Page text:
Last weekend, after exiting the Metropolitan Museums of Art’s new superhero exhibition (where I learn that the Incredible Hulk is a green metaphor for turgid adolescent cock - who knew?) I spend the rest of the afternoon trawling Greenwich Village’s tattooed punk muppet studded streets looking for turgid adolescent cock and/or comic shops that might just possibly have a copy of the comic book Our Army At War #224. It contains the story considered by some to be the apogee of war comic art, Easy’s First Tiger, written and drawn by Russ Heath (who was just one of the massively more talented comic artists from whom thieving New York art bastard Roy Lichtenstein took inspiration).

I don’t find a copy but I do find plenty of evidence that the soccer shirt has all but replaced all other forms of sportswear in the smarter parts of Manhattan, and that sanitised circa 1974 Christopher Street rent-boy chic lingers on among the global alt.rock tourist diaspora.

Also, hyper-caffeinated nearly to the point of distraction (Greenwich Village has several “mom’n’pop” coffee shops that sell espresso so strong mom’n’pop should be doing time) I find myself wondering if the middle-aged and presumably bladder control challenged J. Rotten (whose ferrety teenage face leers out from so many of the T-shirts for sale in the plethora of NY punk boutiques) might deplore the lack of public toilets in Manhattan were he, like me, out for a day’s shopping and sight-seeing with the wife and sister-in-law.

More to the point, what must Richard Hell - the New York punk original from whom the Sex Pistols stole all their groovy rent boy trappings - feel when he walks past punk boutique Search and Destroy on Saint Marks Place and sees it full of Sex Pistols clobber. (Hell still lives in the East Village). Probably pretty much the same way Russ Heath felt when he saw Lichtenstein’s dumbed down pastiche of his art (what British comics artist Dave Gibbons described as “flat, uncomprehending tracings of quite sophisticated images.”)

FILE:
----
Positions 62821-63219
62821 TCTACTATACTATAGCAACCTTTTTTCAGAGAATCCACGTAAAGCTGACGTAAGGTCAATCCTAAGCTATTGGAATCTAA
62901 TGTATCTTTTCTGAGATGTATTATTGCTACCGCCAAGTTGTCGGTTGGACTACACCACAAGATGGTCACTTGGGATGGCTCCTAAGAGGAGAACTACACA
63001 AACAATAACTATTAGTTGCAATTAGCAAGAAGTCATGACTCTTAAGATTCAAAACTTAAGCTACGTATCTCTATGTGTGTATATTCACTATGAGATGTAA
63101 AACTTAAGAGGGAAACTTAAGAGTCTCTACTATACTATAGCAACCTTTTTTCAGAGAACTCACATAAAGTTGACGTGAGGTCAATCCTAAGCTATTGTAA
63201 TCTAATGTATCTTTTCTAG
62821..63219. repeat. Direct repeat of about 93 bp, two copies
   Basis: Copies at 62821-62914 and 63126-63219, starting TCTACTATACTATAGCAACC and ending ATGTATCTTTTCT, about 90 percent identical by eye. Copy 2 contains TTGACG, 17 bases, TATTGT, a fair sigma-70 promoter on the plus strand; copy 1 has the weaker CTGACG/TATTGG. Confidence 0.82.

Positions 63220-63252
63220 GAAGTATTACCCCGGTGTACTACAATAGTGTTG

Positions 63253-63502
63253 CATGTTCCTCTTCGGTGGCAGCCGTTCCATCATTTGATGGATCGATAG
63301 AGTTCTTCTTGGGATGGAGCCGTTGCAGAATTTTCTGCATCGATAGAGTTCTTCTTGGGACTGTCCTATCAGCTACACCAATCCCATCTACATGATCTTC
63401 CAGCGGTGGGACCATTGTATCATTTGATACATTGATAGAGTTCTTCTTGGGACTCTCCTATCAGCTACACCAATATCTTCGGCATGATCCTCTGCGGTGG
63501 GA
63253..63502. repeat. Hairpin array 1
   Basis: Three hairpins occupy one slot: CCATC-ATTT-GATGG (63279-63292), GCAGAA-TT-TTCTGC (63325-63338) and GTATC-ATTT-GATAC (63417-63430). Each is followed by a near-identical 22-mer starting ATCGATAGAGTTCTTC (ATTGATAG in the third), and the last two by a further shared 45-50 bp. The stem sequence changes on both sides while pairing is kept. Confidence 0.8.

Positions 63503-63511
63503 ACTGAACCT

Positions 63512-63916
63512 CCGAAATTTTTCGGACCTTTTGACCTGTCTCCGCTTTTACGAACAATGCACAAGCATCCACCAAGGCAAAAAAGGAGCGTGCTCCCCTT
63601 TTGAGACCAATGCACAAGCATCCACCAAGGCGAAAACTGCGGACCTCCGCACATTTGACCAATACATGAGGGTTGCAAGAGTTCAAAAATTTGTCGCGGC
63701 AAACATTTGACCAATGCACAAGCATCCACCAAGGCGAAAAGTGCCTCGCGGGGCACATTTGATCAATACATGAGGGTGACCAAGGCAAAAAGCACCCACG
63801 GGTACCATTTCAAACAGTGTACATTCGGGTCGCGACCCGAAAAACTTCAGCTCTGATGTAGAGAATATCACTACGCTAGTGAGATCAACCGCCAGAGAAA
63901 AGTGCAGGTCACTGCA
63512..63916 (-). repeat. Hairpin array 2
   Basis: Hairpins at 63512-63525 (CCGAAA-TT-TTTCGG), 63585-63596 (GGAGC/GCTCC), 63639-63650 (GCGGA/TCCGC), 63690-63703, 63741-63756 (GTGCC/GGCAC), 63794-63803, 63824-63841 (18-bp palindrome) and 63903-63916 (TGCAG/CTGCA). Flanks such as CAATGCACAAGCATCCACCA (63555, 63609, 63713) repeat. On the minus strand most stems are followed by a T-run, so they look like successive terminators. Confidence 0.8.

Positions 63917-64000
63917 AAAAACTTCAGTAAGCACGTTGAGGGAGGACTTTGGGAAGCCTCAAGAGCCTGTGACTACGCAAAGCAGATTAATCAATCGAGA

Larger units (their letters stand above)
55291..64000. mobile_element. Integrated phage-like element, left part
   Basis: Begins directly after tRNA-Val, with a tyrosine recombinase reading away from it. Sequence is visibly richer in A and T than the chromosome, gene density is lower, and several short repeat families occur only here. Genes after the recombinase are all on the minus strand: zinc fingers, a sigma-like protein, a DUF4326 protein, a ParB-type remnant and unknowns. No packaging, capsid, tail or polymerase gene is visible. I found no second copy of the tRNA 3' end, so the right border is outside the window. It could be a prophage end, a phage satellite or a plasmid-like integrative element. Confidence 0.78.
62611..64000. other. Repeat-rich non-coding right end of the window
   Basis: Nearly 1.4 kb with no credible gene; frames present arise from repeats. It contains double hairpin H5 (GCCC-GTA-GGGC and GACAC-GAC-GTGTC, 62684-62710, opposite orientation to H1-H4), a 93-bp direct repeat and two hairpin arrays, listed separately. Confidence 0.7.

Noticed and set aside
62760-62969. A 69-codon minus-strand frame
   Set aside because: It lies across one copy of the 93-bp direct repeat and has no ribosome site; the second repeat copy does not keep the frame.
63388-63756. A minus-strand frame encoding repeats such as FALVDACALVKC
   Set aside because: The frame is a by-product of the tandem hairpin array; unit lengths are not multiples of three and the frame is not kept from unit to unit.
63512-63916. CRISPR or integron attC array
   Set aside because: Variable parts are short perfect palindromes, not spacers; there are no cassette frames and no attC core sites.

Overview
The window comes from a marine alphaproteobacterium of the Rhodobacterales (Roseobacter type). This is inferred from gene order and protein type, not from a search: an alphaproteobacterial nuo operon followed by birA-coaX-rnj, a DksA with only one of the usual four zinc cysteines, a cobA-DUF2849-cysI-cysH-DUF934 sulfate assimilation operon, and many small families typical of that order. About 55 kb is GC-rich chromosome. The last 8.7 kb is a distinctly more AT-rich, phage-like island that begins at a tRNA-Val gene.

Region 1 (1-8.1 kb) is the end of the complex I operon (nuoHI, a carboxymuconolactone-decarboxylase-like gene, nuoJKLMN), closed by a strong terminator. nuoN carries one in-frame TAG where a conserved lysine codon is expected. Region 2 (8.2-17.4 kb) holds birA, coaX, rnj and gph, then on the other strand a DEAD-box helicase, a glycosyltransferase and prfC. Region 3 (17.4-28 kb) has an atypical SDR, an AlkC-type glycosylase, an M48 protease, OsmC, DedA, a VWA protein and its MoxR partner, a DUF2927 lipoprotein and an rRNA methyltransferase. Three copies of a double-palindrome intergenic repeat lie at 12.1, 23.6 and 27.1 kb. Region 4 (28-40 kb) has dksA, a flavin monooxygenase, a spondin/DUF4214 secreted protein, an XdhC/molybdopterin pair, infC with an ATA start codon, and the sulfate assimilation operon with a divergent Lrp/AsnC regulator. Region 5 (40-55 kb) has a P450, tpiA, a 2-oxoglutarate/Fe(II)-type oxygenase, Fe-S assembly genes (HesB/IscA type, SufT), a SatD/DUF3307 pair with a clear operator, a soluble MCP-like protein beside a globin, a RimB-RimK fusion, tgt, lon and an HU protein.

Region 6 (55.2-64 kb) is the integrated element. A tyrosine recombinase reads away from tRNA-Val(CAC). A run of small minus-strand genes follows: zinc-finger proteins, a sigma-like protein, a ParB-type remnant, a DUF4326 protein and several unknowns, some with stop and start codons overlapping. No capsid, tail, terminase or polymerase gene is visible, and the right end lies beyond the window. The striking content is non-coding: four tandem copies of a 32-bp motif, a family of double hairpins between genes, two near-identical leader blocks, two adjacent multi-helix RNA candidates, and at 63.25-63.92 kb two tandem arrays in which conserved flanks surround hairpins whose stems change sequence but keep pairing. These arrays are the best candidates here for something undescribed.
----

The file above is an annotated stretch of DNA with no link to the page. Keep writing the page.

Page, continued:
Lichtenstein: creator or copycat

More Lichtenstein

Kicked in the gut, one would imagine. It should have been him - Richard Hell - on the third series of I’m A Celebrity, Get Me Out of Here, wearing a bucket full of emu food atop a crash helmet, being pecked by pissed-off and hungry giant emus (easily the greatest punk rock TV moment ever). Trapped in a demento-Disneyfied post-modern Frankenstein’s monster version of the subculture he helped invent, Richard Hell sums up New York’s relationship to London. NYC is the big lumbering Blaster - it does all the sweaty, hard work but doesn’t have the brains to wipe its own ass. London is the cheeky wee Master sat atop its brawny shoulders, doing the thinking and taking all the credit.

Every decade or so London undoes the harness, clambers down, steals all New York’s shit and then sells it back to him for a massive profit. It’s not a healthy relationship, but it’s obviously the way God planned it, the way He wants it to be.

I never did get that copy of Russ Heath’s Easy’s First Tiger. They’re hard to find. Comics fans - being for the most part morbidly obsessed with the ithyphallicly distended concatenation of obdurate minerality that is the American superhero - have little for time war comics, classic or otherwise. The fools.